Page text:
PALIKIR, Pohnpei (FSM Information Services) — Via Civil Action Number 2021-007, the Supreme Court of the Federated States of Micronesia has partially dismissed claims from FSM citizens that the president lacked authority to issue the declaration of public health emergency originally instituted on Jan. 31, 2020.

Fourteen  FSM citizens had submitted a Complaint for Declaratory Judgement in March 2021 against David W. Panuelo, in his capacity as the president of the FSM.

The plaintiffs alleged that the president lacked the authority to close the nation’s borders on the premise that the declaration of public health emergency was not based on any grounds specifically authorized under the FSM Constitution.

The plaintiffs also alleged that less drastic alternative measures were — and still are — available for the president to preserve the public’s peace, health, and safety.

The plaintiffs sought a declaratory judgement that the president’s declaration of public health emergency contravened the constitution; that the declaration was invalid ab initio (i.e. from the beginning); that the president acted beyond his constitutional authority when he closed the nation’s borders; and that less drastic alternatives exist that would allow FSM citizens, such as themselves, to return home.

The plaintiffs contended that a pandemic, or the threat of a pandemic, is not an emergency or a circumstance for which the Constitution authorizes the president to issue a declaration of public health emergency. Article Ten’s Section Nine of the Constitution states: “If required to preserve public peace, health, or safety, at a time of extreme emergency caused by civil disturbance, natural disaster, or immediate threat of war, or insurrection, the president may declare a state of emergency and issue appropriate decrees.”

The plaintiffs asserted that the Covid-19 pandemic is not a natural disaster on the premise that it is a disease and not a sudden environmental event, such as an earthquake, typhoon, or flood.

The plaintiffs further asserted that even if Covid-19 were a natural disaster, it could not be defined as a disaster for the FSM on the premise that the nation is Covid-19 free; therefore, the president could not make an emergency declaration based on it.

“The court will not take such a cavalier attitude towards the public health and the safety of the FSM and its people,” the FSM Supreme Court wrote in its order granting dismissal in part. “The court fails to understand how a raging world-wide pandemic could not be considered a natural disaster until it has started killing people in the FSM, and only then could the President issue an emergency declaration to preserve the public health and safety. The court will not read the President’s emergency powers so narrowly as to render them imponent in the face of an unprecedented pandemic, that threatens to inundate our shores, and which only empowers the President to act once it has become too late to stem the tide or to have any beneficial preventative effect. The court takes judicial notice that, if the President had not closed the FSM’s borders, the Covid-19 pandemic would have arrived in the FSM not long thereafter, and that the FSM health and medical system was ill-prepared to face it.”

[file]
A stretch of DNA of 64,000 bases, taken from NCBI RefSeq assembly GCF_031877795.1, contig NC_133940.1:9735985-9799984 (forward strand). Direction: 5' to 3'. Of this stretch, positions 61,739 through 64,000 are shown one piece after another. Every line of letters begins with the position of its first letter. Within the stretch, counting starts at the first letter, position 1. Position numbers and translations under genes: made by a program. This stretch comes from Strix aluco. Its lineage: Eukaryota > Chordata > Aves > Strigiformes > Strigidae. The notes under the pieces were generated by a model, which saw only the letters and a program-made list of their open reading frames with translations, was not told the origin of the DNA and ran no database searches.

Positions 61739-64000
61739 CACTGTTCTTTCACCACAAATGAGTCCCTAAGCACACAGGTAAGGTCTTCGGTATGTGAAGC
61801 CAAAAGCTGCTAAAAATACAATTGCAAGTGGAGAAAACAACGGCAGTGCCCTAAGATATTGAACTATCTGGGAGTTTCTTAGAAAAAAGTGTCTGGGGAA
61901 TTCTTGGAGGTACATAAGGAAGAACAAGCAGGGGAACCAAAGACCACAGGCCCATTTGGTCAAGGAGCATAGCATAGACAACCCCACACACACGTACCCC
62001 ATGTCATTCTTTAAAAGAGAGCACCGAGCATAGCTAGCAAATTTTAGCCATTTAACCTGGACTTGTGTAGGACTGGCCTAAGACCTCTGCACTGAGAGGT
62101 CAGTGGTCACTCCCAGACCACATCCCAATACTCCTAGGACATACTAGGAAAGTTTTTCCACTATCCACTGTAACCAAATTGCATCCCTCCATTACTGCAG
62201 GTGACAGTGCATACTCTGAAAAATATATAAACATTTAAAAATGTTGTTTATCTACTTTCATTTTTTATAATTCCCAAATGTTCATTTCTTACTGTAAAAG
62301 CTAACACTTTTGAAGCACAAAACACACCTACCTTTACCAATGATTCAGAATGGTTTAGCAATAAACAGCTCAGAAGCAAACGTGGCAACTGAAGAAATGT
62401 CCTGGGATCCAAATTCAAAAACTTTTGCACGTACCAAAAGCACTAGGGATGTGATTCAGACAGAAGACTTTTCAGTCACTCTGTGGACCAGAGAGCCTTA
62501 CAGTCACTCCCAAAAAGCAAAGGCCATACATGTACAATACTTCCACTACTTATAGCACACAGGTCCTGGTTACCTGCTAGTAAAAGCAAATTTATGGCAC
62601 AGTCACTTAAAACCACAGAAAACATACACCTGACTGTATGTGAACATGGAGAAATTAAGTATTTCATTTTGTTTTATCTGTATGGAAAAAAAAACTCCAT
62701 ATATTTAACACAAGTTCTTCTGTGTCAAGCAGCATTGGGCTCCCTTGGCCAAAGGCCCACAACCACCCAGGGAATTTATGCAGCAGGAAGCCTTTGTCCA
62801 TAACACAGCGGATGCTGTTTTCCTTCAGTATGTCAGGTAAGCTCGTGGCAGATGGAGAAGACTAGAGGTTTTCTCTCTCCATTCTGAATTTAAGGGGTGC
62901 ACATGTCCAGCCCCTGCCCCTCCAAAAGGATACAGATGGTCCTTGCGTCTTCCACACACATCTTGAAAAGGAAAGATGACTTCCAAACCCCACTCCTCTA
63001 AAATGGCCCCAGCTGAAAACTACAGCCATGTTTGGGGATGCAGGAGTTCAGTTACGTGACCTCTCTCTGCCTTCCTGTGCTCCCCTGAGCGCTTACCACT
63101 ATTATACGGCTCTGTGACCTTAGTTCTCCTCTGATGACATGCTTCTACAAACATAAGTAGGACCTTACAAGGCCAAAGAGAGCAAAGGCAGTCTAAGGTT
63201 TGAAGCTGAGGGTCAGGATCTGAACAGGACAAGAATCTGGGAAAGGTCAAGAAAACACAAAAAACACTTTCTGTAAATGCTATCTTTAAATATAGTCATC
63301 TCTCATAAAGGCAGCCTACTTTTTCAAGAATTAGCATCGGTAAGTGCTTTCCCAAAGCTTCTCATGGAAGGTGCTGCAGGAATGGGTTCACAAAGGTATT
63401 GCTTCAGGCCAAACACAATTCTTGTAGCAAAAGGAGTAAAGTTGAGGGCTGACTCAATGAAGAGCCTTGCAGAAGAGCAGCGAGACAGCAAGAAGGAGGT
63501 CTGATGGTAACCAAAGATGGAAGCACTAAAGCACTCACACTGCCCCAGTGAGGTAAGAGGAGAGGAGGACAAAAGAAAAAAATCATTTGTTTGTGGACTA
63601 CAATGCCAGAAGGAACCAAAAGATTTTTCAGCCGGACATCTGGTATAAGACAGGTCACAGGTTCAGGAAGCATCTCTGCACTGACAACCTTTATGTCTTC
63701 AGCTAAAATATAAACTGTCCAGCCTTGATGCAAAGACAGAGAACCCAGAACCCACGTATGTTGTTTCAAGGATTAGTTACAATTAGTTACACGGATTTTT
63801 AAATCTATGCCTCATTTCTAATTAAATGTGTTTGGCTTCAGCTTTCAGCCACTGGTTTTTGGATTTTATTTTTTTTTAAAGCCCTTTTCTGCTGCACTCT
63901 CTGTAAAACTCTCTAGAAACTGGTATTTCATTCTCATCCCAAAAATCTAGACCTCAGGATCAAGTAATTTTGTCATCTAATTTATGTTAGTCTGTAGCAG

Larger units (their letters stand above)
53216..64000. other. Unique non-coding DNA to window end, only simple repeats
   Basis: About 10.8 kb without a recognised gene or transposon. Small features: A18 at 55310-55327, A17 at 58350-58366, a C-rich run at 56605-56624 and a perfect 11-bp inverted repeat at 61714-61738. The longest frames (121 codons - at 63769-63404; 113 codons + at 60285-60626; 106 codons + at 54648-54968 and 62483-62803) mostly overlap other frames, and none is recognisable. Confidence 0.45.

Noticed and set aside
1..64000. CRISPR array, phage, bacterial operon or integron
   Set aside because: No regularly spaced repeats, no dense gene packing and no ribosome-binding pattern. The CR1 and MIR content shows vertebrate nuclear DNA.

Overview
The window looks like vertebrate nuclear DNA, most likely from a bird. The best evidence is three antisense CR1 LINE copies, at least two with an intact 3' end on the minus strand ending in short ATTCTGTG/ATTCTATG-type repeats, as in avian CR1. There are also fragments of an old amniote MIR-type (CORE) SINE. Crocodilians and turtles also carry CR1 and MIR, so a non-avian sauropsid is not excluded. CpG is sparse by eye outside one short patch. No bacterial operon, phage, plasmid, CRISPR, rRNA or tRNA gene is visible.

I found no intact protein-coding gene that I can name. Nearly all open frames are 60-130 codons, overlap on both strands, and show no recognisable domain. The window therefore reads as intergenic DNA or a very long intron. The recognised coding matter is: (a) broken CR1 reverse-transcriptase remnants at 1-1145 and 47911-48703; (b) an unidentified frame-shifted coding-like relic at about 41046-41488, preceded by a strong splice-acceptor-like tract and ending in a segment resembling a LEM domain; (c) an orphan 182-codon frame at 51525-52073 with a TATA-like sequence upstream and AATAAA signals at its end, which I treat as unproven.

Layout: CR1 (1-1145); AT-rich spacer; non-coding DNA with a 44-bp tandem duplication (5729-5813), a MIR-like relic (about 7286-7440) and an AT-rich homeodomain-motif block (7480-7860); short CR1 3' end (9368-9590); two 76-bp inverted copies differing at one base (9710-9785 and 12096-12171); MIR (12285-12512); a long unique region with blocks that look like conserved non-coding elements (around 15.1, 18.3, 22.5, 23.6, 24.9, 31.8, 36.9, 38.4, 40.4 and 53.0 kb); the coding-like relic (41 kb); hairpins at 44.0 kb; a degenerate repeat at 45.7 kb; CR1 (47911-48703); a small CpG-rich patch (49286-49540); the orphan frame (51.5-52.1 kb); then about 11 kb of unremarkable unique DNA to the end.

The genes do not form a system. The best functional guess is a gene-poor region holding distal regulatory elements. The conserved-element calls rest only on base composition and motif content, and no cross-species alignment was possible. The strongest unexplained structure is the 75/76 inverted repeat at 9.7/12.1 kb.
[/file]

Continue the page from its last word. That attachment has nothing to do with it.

The plaintiffs asserted that, as the declaration of public health emergency applies to FSM citizens, that less drastic measures might have been imposed on FSM citizens specifically.

The FSM Supreme Court wrote, “From the plaintiffs’ standpoint, the civil right, that the President’s…emergency declaration impaired, is the right of a citizen to reside in or return to the country of his or her citizenship. That right is not specifically mentioned in the Constitution. But it is a right that appears to be inherent in the concept of citizenship or nationality and human rights.” This statement was followed by a citation to the United Nations’ Universal Declaration of Human Rights.”

The FSM has not ratified the Universal Declaration of Human Rights but has otherwise abided by it. It is the belief of the FSM national government that, if the FSM were a sovereign nation-state in December 1948 when the voting on the declaration originally occurred, that it is likely the FSM would have voted in favor of the declaration.

The FSM Supreme Court concluded by partially dismissing some of the plaintiffs’ complaints, such as those regarding the legality of the declaration of public health emergency, but otherwise allowing others to proceed, such as those asserting that less drastic measures might have been imposed on FSM citizens specifically. 

“The [FSM Supreme Court] dismisses the plaintiffs’ complaint to the extent that the plaintiffs claim that the President lacked any authority to issue the…emergency declaration barring all persons from entering the FSM. The plaintiffs may proceed on their claims that, as applied to them as FSM citizens, less drastic measures might have been imposed to preserve the FSM’s health and safety.”

Those wishing to read the entirety of this specific FSM Supreme Court filing may find it here:

The Supreme Court’s website is here:

As of May 24, 2021, the FSM remained Covid-19 free. The first successful repatriation effort occurred on May 13, 2021, from the U.S. Territory of Guam. The next repatriation effort is scheduled on May 31, with the intent to repatriate FSM citizens stranded in the Republic of the Marshall Islands.

It is the intention of the FSM national government to implement another repatriation flight from the U.S. Territory of Guam to the FSM in June 2021.

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